Pictured at top left is Sugar Loaf Mountain in Greers Ferry Lake. There's a well-maintained hiking trail to the summit. The trail is accessible only by water, which is why you see my canoe in the foreground. To get to Sugar Loaf, take hwy 16 south from the town of Greers Ferry, turn right on hwy 92 and turn off when you get to hwy 337. When you get to the end of hwy 337, get in your canoe and paddle out to the island.
This is also Sugar Loaf Mountain on the right. It's only about fifteen miles from the Sugar Loaf Mountain in the picture on the left. To get here you take highway 110 east from Heber Springs. There's an easy trail up to those bluffs, but getting to the summit requires some determination and a little skill. Incidentally, that fisherman in the lower left corner is fishing in the Little Red River, the same waters that produced the current (as of this writing) world's record brown trout. The fish was caught in 1992 by a Heber Springs resident and weighed in at 40 pounds, 4 ounces.
Head up the road (that's highway 5) about forty miles to Calico Rock. Drive to the base of the water tower, look to the south and you'll see this peak pictured on the left. No, it's not called Sugar Loaf. It's called Sugarloaf. One word--Sugarloaf, to distinguish it from the two-word Sugar Loaf Mountains described above. Sugarloaf south of Calico Rock has a lookout tower on the summit, but I don't know if the public is allowed in the tower.
Here's another (one-word) Sugarloaf Mountain in the center of the photo on the right. To get this view go Hot Springs, drive up Hot Springs Mountain Road, pay your five bucks and take the elevator to the top of the observation tower. That cluster of buildings on the left in front of Sugarloaf is the Arkansas School of Mathematics and Science.
Had enough, soldier? Sir, no, sir! Drive twenty miles southwest of Sugarloaf Mountain (Hot Springs) on highway 70. Turn south on highway 182. Turn right on the first dirt road after you cross the Caddo River. Look to your right and see the view pictured here on the left. This is Sugarloaf Knob and it's on private property. To the left of that gate is a large red-on-white sign overgrown with honeysuckle that reads something to the effect "Restricted Area: Authorized Personnel Only."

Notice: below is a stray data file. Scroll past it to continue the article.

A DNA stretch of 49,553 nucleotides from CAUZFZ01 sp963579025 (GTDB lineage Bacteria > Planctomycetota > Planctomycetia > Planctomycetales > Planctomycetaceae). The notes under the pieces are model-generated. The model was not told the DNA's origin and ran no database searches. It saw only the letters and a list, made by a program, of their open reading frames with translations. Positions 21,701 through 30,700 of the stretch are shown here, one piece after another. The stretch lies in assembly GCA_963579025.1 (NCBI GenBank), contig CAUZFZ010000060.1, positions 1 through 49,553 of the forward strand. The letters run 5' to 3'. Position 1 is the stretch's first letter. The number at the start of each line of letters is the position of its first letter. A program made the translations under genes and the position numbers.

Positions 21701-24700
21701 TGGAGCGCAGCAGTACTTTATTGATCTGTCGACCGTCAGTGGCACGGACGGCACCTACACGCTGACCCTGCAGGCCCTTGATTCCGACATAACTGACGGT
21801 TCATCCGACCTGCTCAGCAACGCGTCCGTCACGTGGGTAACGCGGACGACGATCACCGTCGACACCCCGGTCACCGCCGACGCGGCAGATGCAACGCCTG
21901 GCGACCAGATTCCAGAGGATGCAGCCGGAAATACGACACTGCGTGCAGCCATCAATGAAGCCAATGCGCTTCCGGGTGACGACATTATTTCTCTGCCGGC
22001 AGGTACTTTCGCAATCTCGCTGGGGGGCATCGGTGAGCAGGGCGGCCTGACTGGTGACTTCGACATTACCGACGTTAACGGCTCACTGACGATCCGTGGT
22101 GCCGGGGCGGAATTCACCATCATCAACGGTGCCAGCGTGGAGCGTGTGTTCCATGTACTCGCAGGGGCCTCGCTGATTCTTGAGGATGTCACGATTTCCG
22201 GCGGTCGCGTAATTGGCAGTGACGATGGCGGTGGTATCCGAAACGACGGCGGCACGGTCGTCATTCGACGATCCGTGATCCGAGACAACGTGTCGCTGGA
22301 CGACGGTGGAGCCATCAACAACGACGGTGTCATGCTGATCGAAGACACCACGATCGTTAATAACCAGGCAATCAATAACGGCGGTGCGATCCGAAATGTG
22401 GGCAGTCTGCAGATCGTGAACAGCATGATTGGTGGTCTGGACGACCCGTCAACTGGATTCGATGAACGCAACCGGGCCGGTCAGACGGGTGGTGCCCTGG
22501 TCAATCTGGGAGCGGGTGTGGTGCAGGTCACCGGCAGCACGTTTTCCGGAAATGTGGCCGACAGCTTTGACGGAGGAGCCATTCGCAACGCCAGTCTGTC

Take highway 7 north from Harrison. There is another Sugarloaf Knob up north right near the Missouri Border just about a mile northwest of the town of Lead Hill. That's Sugarloaf Knob on the horizon, guarded in this picture by a 155mm towed howitzer stationed in a pasture next to American Legion Post 304 (That's the Douglas MacArthur post to you, bub.) between Lead Hill and Diamond City.
After Lead Hill, backtrack to Harrison and take highway 62 west. After you pass Eureka Springs and cross the bridge across Table Rock Lake. About four miles past the bridge, look to your right and find yet another Sugarloaf Mountain. Or you can drive to the Benton County line at the rock cutaway, turn around and drive east on 62 for 6/10ths of a mile and you'll be here. You don't really get a sense of a hill from this picture because the road skirts so close to the summit, but if you use your imagination a bit and you keep in mind that the road here curves to the left to go around the mountain, you can see the crest just above and to the left of the house. Honest to Pete, the summit is right in the center of the picture.
Well, that about does it for all the Sugarloaf Mountains and Sugar Loaf Mountains and Sugarloaf Knobs in Arkansas. But wait! There is yet a Sugarloaf Range that straddles the Arkansas/Oklahoma border like a giant staple connecting the two states. (The combined states were at one time a single region set aside as Indian territory). Of that range, two peaks in Oklahoma and two are in Arkansas. Here's a photo taken from the south side of the range from highway 96 near the town of Hartford. There is also a Sugarloaf Lake on the north side of that range on the Arkansas side. The range is oriented southwest to northeast and stretches from Monroe, OK to Midland, AR.
Now for the spooky part. Mark these eight points on a map and that map looks like this. I added the yellow parts to emphasize the crescent-and-star motif, although the addition of emphasis hardly seems necessary in this case.
I'm willing to entertain the possibility that this arrangement is accidental. After all, next to triangles, circles and crosses, the star and crescent is one of the easiest motifs for the eye to discern within random patterns.
I can also imagine that this arrangement occurred by deliberate design. The star and crescent is a common symbolic device in any number of secret fraternal orders, and some of those members might have thought it a clever, private geographical joke to make this gesture. In effect, this SugarLoaf Crescent and Star might be fraternal regalia writ large across the map of Arkansas. If that is the case, sadly we will probably never know. Them masons and mooses and elks and oddfellows and shriners is awful dang cagey about the stuff they'll admit to.
By the way, I also plotted the occurrences of Sugarloaf mountains, knobs and hills in Oklahoma. There are no summits named Sugar Loaf in any bordering state except Oklahoma. I decided not to include the Oklahoma data here; but comparing and combining the Oklahoma points with the Arkansas points could be illuminating, should anybody out there care to examine the sugarloaf (sucre l'oef) phenomenon further.